It can often be very difficult for a woman to even recognise she is in an abusive relationship, never mind talk to someone about it. However, if you suspect a person is experiencing domestic abuse, please do not ignore it. You can support a friend by following these useful tips.
Begin the conversation
Below are some suggestions on talking with someone in a constructive way. These bullet points are for guidance and not all of them have to be used. Use your discretion.
- Approach her in an understanding, non-blaming way
- Explain to her that you are concerned for her or that you are worried
- Give her time to talk; don’t push her to go into too much detail if she doesn’t want to
- She may deny that her partner is being abusive, do not pressure her to admit it
- Tell her that she is not alone and that there are many women like her in the same situation
- Tell her that no-one deserves to be threatened or beaten, despite what her abuser has told her
- Acknowledge that it takes strength to trust someone enough to talk to them about experiencing abuse
Let her define what she needs
- Be a good listener
- Allow her to make her own decisions, even if it means she isn’t ready to leave the relationship. This is her decision
- Also, be aware that leaving an abusive relationship is the most dangerous time for a victim
- She is often the best placed to assess her own risk
- Tell her you want to help. Ask her what you can do to support her?
- Be ready to provide information on the help available to abused women and their children
- Read more about the services that are available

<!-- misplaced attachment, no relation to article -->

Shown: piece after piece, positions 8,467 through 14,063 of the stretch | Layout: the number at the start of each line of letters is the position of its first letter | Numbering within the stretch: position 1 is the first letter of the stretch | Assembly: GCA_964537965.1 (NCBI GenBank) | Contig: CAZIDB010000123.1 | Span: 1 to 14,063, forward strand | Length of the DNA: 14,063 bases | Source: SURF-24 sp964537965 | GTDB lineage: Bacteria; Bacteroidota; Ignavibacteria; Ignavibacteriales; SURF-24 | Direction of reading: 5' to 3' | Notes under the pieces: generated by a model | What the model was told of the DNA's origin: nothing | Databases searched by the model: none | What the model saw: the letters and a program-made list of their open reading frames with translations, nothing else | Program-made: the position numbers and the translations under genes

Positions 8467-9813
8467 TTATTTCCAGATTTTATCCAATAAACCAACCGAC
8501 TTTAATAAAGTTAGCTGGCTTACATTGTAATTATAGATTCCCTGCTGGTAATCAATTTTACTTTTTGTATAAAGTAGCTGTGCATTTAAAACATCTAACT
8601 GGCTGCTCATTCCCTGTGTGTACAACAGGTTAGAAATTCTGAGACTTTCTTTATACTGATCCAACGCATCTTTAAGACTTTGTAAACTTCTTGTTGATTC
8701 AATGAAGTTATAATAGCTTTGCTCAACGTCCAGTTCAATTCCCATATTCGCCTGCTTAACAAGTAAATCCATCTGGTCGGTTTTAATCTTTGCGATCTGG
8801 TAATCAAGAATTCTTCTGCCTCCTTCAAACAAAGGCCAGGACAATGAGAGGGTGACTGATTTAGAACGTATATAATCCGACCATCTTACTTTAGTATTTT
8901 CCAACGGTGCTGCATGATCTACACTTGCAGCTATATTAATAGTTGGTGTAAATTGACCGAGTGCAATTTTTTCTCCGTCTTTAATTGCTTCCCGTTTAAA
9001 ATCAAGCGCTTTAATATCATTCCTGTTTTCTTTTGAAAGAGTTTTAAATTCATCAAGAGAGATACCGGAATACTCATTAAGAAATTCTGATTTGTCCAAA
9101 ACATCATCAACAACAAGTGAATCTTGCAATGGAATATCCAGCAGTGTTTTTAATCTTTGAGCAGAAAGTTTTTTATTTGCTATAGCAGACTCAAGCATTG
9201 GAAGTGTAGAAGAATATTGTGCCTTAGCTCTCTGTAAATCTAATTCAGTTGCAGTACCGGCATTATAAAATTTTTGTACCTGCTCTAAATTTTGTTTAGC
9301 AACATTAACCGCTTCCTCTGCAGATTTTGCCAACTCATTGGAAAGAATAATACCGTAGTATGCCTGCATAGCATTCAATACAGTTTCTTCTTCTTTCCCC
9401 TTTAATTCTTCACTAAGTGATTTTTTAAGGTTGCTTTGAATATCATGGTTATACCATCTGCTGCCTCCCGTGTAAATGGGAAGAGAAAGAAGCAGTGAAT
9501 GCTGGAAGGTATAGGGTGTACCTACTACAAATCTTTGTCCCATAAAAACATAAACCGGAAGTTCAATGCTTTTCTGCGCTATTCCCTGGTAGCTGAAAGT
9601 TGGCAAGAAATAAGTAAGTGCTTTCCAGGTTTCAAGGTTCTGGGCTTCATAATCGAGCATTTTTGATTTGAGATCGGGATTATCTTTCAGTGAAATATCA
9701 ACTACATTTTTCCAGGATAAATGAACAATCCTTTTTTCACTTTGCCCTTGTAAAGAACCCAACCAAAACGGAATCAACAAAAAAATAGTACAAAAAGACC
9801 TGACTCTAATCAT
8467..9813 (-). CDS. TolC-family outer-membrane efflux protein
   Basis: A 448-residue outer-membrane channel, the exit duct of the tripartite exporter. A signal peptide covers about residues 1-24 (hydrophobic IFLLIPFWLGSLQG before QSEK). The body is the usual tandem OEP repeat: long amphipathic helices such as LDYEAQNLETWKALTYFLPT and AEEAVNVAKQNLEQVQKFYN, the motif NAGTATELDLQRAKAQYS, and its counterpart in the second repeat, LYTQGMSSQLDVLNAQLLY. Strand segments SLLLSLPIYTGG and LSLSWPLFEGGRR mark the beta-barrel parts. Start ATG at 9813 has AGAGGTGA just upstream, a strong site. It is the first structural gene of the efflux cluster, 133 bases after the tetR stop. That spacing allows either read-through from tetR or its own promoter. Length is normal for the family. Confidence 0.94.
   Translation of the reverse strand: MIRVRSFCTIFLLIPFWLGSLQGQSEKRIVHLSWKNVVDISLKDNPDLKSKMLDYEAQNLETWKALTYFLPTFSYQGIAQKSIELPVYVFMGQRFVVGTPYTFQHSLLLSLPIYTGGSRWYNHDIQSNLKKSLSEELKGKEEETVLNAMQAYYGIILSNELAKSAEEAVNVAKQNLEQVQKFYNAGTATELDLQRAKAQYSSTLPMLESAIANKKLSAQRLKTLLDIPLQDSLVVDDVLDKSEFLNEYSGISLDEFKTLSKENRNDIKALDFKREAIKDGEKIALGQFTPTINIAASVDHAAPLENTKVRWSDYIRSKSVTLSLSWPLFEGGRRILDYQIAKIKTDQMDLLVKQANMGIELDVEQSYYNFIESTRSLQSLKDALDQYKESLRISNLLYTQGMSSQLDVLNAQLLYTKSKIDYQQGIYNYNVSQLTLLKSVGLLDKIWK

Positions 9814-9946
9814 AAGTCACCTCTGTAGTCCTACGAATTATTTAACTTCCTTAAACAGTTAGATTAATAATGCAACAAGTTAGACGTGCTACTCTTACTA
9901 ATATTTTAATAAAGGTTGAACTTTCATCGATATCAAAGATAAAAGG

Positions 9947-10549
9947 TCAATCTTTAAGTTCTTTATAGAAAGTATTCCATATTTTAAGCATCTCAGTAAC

- Explore the available options with her
- Help her find her nearest domestic abuse support service
- Support her if she wants to contact them
- If she has children, talk to her about their safety
- Encourage her to seek support if she feels the children are being affected by the situation
Be there as support
- Ask if she has injuries or needs medical help
- Offer to go with her to the hospital if she needs to go
- Help her to report the assault to the Gardaí (police) if she wants to
- Go with her to visit a solicitor if she is ready to take this step
- Create a safety plan
- Let her create the boundaries of what is safe and what is not safe
- Don’t encourage her to follow any plans that she is expressing doubt about
- Offer her the use of your address and/or telephone number as it might be safer than her own
Look after yourself while you are supporting someone through such a time. Ensure that you do not put yourself, or her, into a dangerous situation. For example, do not offer to talk to the abuser about your friend. Do not let yourself be seen by the abuser as a threat to their relationship.